Anti-hypertensives including diuretics, angiotensin-converting enzyme (ACE) inhibitors and angiotensin II antagonists (AIIA): NSAIDs can reduce the efficacy of diuretics and other antihypertensive drugs.

In patients with impaired renal function (e.g. dehydrated patients or elderly patients with compromised renal function), the co-administration of an ACE inhibitor or an AIIA with a cyclo-oxygenase inhibitor can increase the deterioration of the renal function, including the possibility of acute renal failure, which is usually reversible. The occurrence of these interactions should be considered in patients taking diclofenac/misoprostol with an ACE inhibitor or an AIIA.

Antacids may delay the absorption of diclofenac. Magnesium-containing antacids have been shown to exacerbate misoprostol-associated diarrhoea.

Animal data indicate that NSAIDs can increase the risk of convulsions associated with quinolone antibiotics. Patients taking NSAIDs and quinolones may have an increased risk of developing convulsions.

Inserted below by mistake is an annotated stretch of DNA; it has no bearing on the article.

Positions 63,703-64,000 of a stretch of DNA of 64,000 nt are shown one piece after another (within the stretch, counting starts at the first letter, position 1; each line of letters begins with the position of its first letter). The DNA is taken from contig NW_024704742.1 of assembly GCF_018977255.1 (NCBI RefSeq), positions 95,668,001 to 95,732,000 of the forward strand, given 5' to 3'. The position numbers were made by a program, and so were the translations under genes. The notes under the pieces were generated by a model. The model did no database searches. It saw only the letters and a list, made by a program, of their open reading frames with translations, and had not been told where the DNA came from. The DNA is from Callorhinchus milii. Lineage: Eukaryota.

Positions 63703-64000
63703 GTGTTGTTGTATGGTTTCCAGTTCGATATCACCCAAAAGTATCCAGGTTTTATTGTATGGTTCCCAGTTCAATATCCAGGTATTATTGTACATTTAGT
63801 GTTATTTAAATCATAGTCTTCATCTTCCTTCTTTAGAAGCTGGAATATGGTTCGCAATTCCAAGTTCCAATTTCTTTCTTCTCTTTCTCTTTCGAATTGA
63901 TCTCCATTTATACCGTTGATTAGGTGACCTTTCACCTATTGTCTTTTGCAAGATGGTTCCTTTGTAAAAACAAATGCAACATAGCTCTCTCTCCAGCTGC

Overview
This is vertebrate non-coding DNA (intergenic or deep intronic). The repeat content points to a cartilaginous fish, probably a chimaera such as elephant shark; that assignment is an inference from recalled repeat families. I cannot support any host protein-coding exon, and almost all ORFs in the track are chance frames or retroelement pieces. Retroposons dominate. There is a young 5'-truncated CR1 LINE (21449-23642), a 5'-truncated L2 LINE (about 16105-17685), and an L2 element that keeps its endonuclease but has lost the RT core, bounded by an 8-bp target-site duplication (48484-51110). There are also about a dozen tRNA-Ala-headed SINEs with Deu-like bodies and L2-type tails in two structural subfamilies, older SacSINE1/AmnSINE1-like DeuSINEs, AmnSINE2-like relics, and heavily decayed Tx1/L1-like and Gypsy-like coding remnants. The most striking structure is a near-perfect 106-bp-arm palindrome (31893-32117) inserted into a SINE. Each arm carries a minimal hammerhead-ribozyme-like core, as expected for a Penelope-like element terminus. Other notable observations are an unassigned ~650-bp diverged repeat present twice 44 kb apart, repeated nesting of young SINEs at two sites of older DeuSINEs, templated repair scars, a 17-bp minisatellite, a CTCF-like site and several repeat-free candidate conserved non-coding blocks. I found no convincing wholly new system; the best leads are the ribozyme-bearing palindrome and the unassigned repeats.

NSAIDs should not be used for 8-12 days after mifepristone administration as NSAIDs can reduce the effect of mifepristone.

4.6 Fertility, pregnancy and lactation

Pregnancy

Diclofenac/misoprostol is contraindicated in pregnant women and in women planning a pregnancy because misoprostol induces uterine contractions and is associated with abortion, premature birth, and foetal death. Use of misoprostol has been associated with birth defects. Also diclofenac may cause premature closure of the ductus arteriosus.

Women of childbearing potential should not be started on diclofenac/misoprostol until pregnancy is excluded, and should be fully counselled on the importance of adequate contraception while undergoing treatment. If pregnancy is suspected, use of the product should be discontinued.

Breastfeeding